Wisconsin State Journal
‘Lucky’ Crosby survives fall
March 5, 1977
PASADENA, Calif. (UPI) – Bing Crosby was described Friday by his old friend, Bob Hope, as “the luckiest man alive” for surviving a 20-foot fall from a stage Thursday night at the climax of a gala celebration of his 50th year in show
The crooner, 72, was reported “still quite sore” from bruises and a head cut but in good condition. He decided to stay at least another day in the hospital to recuperate.
Crosby was acknowledging a standing ovation from a celebrity studded audience at the Ambassador Auditorium when he apparently turned the wrong way to leave the stage and toppled over its front to the floor of a pit used to raise scenery.
Hope, other performers in the show and the crowd of 1,200 were stunned.
“He grabbed a big piece of proscenium arch made of wood with lights on it,” Hope said. “It broke his fall and saved his life. If he hadn’t grabbed the he wouldn’t be around today.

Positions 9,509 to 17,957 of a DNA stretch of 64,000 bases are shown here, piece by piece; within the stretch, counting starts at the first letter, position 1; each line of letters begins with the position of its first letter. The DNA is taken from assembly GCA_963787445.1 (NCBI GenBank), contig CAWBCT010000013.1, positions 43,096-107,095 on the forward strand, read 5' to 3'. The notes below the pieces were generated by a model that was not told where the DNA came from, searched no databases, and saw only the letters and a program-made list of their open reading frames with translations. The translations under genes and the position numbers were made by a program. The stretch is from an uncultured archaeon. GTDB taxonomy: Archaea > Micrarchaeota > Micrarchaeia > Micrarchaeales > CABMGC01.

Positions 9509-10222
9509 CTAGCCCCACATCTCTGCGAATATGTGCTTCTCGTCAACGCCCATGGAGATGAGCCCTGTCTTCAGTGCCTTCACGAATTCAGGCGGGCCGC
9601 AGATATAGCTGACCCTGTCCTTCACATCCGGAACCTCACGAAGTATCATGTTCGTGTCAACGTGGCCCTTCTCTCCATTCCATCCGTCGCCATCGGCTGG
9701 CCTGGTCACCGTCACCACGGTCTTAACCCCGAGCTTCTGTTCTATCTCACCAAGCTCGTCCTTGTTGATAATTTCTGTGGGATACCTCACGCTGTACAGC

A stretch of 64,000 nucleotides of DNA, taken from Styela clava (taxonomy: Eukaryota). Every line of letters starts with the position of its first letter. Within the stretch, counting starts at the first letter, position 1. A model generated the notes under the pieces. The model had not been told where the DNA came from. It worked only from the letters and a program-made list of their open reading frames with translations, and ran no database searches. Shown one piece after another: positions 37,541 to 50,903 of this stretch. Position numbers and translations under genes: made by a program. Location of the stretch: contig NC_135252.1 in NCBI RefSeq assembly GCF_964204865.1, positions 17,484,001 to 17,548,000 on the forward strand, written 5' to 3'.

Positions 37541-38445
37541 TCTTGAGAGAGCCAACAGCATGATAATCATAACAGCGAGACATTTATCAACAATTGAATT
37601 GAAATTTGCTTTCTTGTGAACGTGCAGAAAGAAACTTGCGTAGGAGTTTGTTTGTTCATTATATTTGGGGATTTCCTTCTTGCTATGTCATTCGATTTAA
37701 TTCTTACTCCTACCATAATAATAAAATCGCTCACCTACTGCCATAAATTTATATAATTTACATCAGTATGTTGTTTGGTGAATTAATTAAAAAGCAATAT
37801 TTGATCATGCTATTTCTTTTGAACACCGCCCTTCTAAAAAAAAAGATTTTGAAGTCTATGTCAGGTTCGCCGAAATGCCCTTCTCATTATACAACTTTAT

“I couldn’t look at first or go near the pit. I was so shocked out ran down to Bing. I was thrilled that he could talk.”
Hope telephoned Crosby Friday morning and reported Bing was in good spirits.
“He told me, ‘I gotta change the act â€” get a new finish,’ ” Hope said.
“I told him, ‘I know you pray a lot, Bing, and now it’s really paid off.’ ”
Crosby’s wife, Kathryn, and singer Pearl Bailey were also among the first to reach his side: A doctor from the audience examined him and then reassured the stunned audience that Crosby was not badly hurt. He was removed on a stretcher and a paramedic said he “hummed a few songs” in the ambulance.
A spokesman at Huntington Memorial Hospital said Crosby spent “a very comfortable night.” Mrs. Crosby stayed with him in the room overnight. The spokesman said he had no broken bones and required no stitches.
The crooner had clowned and sung for three hours leading to the finale of his “50th anniversary in show business”
benefit whose proceeds went to WAIF, the child care charity, and a scholarship fund. The show was taped by CBS for
showing Nov. 20.
“I hope it won’t be another 50 years before we can celebrate like this again.” Crosby said just before he took the fall.
“We’ll give it another try tomorrow night,” he joked as he lay waiting for the ambulance.
Nick Condos, a close personal friend, dashed from the wings to try to assist Crosby but he was hit by the falling
scenery and suffered a two-inch head cut.